There are some in the building industry — perhaps even a majority of people — that believe concrete is either waterproof, or that it is somehow immune to any negative effects from exposure to moisture. However, typical concrete is porous, with many tiny cracks, allowing water to penetrate. Exposed to freeze-thaw weather cycles, that water can cause the existing micro-cracks within the crystalline structure of the concrete to expand, and ultimately weaken the assembly’s integrity allowing for much larger cracks.
If only there was a concrete that could resist water, and minimize cracking.
Under the direction of civil engineering professor Konstantin Sobolev, researchers at the University of Wisconsin at Milwaukee think that might have something for the building industry that will do just that. Laura Otto at Phys.org has more:
Super-strong polyvinyl alcohol fibers or high-density polyethylene fibers, each the width of a human hair, are mixed into the concrete and bond with it. When cracks begin, the fibers prevent them from opening and becoming larger gaps.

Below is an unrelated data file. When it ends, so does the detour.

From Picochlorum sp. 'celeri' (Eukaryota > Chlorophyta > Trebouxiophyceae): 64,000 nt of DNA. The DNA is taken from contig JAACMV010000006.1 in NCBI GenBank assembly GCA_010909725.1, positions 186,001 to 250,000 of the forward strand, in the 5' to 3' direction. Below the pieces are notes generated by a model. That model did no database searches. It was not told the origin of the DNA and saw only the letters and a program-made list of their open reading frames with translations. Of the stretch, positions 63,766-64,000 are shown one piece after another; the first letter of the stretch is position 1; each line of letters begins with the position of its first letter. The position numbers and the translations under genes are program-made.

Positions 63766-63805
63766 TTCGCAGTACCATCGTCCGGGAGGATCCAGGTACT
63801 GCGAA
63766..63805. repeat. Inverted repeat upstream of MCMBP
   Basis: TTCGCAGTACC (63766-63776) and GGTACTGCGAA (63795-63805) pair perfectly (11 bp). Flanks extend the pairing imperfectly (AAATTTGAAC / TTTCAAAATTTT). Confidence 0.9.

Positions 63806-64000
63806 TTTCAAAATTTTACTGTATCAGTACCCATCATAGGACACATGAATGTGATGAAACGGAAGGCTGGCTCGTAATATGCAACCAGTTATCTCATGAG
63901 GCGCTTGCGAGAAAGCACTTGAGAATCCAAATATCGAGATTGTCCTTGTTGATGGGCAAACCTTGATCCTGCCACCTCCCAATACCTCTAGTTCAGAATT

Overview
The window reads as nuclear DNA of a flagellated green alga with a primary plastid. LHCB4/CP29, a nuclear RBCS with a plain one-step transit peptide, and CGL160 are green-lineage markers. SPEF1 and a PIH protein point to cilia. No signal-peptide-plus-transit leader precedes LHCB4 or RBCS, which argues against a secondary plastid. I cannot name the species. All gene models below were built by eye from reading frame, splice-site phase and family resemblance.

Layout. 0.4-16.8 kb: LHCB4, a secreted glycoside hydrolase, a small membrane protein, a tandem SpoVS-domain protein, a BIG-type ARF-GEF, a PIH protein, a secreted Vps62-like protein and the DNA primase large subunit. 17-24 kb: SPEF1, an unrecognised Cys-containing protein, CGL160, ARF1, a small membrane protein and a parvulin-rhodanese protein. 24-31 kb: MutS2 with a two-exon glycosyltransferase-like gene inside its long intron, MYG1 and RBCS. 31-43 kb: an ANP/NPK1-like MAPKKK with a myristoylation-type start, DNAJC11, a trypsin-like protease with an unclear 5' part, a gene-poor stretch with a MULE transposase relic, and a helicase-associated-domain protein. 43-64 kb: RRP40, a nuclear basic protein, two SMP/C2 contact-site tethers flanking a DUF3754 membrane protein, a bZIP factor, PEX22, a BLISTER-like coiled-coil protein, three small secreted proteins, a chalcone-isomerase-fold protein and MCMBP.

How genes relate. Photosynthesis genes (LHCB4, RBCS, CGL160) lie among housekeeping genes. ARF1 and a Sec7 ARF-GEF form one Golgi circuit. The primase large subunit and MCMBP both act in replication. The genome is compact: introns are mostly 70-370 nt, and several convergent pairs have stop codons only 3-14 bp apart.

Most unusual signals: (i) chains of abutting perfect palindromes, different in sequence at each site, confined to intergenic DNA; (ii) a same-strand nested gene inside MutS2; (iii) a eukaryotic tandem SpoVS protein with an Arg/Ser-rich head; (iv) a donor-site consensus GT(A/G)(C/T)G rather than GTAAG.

In fact, Sobolev isn’t trying to eliminate cracking. He wants to direct the process in a preferred way, resulting in evenly distributed microcracking. This disperses the load so that tiny cracks remain small while the material’s superhydrophobic features form a water barrier.
This architecture, Sobolev says, allows the material to withstand four times the compression of traditional concrete and have 200 times the ductility, or flexibility under stress.
Since science is more fun with a video, here is the professor and postdoctoral researcher Marin Kozhukhova demonstrating some of their findings: